Payroll Services – Why Outsource In Singapore?

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Payroll is an essential element of every business entity. Each country has its own regulations on the statutory deductions of employees’ salaries under the payroll of a firm.

In some countries, the directors or owners of a firm need not be paid a salary, thus excluding them from statutory contributions to the government. In Singapore, though, it is compulsory even for the board of directors and part-time workers.

Whether a corporation is Singaporean or foreign, it pays to heed all the laws and by-laws associated with payroll to avoid hefty punishments in this city-state. That is one of the many reasons more and more businesses – both large and small – are outsourcing their payroll services.

Who offers payroll services?

Traditionally, payroll is handled by the Human Resources and/or Accounts departments of a firm. This has gradually changed over the past decade.

Corporate Service Providers have taken over the role of those departments to offer payroll services to many businesses. Apart from payroll, this type of company also provides a variety of other Business Process Outsourcing (BPO) services such as accounting, tax compliance and corporate secretarial services.

What do payroll services include?

  • Maintain payroll file for each employee
  • Computation of salary, overtime, commission, bonus, CPF and other statutory deductions
  • Salary disbursement to employees via bank transfer, cash or cheque
  • Preparation and distribution of itemised payslips
  • First time CPF online account and GIRO set-up
  • Monthly CPF e-Submission
  • Perform special bonus runs
  • Leave administration
  • Administer other employee benefits
  • Prepare Form IR8A and relevance appendices for all employees and submit to IRAS electronically via Auto-Inclusive Scheme (AIS)
  • Prepare Form IR21 (tax clearance for leaving foreign employees) and submit to IRAS electronically
  • Track employee salary increments and other variables linked to salary changes
  • Ensure HR and payroll policies and practices comply with the client company’s payroll policies and Ministry of Manpower (MOM) requirements
  • Protect the confidentiality of employee personal data
  • Maintenance and management of allowances, deductions, arrears, savings and loans for employees

The most critical service is to ensure compliance with the many MOM requirements, as the penalties for non-compliance have become heavier over recent years.

Benefits of using outsourced payroll services

How does a business entity gain from engaging a Corporate Service Provider to handle its payroll? There are actually many advantages which explains why an increasing number of businesses – both local and foreign – are outsourcing their payroll services to BPOs.

1. Save cost on staffing and software

Singapore is a fantastic country to set up a business in Southeast Asia or in APAC due to its well-developed infrastructure for transportation, financial systems, tax benefits and so on. However, it also has one of the most expensive manpower cost in Asia.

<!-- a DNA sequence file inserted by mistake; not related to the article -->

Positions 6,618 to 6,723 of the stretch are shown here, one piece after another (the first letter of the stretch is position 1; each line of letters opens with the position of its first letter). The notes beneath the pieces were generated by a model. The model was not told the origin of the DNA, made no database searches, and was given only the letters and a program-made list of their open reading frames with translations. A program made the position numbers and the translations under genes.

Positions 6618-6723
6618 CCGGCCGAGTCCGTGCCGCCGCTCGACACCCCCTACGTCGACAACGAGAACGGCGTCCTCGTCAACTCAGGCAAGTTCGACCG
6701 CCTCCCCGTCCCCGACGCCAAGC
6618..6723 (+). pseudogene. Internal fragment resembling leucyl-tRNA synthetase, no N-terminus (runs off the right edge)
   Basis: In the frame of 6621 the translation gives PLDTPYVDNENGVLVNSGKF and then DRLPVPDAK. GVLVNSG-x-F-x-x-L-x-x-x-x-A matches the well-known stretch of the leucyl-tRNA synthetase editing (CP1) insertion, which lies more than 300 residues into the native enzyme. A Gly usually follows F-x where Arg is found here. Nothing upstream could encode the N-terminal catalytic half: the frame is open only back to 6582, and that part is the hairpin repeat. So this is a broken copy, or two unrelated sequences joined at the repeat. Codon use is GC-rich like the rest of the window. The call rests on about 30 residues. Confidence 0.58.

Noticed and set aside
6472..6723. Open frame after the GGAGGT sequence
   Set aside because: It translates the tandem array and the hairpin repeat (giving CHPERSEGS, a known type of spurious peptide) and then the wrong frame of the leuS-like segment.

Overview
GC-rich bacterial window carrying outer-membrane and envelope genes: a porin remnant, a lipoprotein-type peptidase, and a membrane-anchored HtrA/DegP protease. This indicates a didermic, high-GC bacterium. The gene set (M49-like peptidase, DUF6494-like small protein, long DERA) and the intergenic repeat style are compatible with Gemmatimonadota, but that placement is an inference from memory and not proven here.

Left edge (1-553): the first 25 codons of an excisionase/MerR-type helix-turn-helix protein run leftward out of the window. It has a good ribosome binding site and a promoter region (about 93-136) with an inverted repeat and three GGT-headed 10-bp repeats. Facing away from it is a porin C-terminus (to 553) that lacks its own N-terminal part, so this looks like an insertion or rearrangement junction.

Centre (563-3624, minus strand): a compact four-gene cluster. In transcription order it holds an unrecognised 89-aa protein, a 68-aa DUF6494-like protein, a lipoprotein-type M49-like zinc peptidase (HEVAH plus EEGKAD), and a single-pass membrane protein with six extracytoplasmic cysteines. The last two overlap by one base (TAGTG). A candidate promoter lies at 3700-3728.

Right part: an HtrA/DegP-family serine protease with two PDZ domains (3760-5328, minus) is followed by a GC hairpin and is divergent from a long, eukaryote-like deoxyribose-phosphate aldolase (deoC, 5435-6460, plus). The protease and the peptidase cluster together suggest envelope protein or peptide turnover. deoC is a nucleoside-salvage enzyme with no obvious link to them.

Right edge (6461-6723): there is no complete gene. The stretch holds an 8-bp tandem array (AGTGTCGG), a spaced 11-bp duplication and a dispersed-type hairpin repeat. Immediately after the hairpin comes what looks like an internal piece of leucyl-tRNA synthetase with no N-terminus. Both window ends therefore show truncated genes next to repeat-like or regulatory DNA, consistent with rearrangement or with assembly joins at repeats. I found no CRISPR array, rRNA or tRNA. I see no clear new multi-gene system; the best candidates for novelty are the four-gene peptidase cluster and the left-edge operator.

Running an in-house payroll can therefore be a challenge for smaller companies, or a business without HR and accounting professionals on staff. Outsourcing is one way to avoid hiring additional employees or contracting with specialists.

Furthermore, with this non-core business activity outsourced, a company would not need to buy its own payroll software which can be quite costly. This is especially so if the company only has a handful of staff, which makes the cost of the software per head a less feasible cost to bear.

2. Save time for core business activities

A corporate service provider helps to streamline payroll processes and simplify administration. Outsourcing payroll services negates the need for a firm to hire its own staff.

 The hiring process is not only a cost but it is time-consuming. The months spent shortlisting and interviewing is a time-cost opportunity lost when the time could be spent on core business activities.

In addition, if a firm hired its own payroll staff, it would have to waste man-hours re-training new employees on payroll administration and on following the firm’s own work processes.

3. Avoid costly compliance penalties

Singapore is known to be incredibly efficient in enforcing its laws. The Ministry of Manpower is vigilant of how Singaporean workers are treated. Recent years have also seen fines become heftier for non-compliance offences. Therefore, having a corporate services provider handle payroll would take a load of worries off any business owner’s shoulders 

Here is the list of penalties for not complying with the Central Provident Fund (CPF) Act:

  • Late payment interest charged at 18% per annum (1.5% per month), starting from the first day of the following month after the contributions are due. The minimum interest payable is $5 per month.
  • A fine of up to $5,000 and no less than $1,000 per offence and/or up to 6 months jail.
  • A fine of up to $10,000 and no less than $2,000 per offence and/or 12 months jail for repeat offenders.
  • Fine of up to $10,000, imprisonment of up to 7 years or both if you deduct your employee’s share of CPF contributions but fail to pay the contributions to CPF Board.

When the rules and regulations change, it is the responsibility of business owners or board of directors to make sure their organisation complies. If their hired payroll staff don’t do the necessary or make a mistake, it is the directors and owners who will bear the brunt of the blow.

In 2012, the CPF Board recovered $293 million in late payments owed to more than 200,000 workers. In a CNA report, 600 employers in Singapore were caught for infringing basic workers rights, including withholding overtime pay and medical leave days.

Some of the reasons for violations include ignorance of CPF rules or employers who erroneously made such deductions for their foreign employees who obtained PR status. Excessive deduction of CPF contributions from employees is also considered an offence.

Click here to understand CPF and the other MOM deductions.

4. Solve communication problems

Foreign companies which set up satellite branches in Singapore can benefit from outsourced payroll services, especially if the headquarters are located in a different time zone. Satellite firms are usually bareboned holding mostly production staff to reduce overhead costs.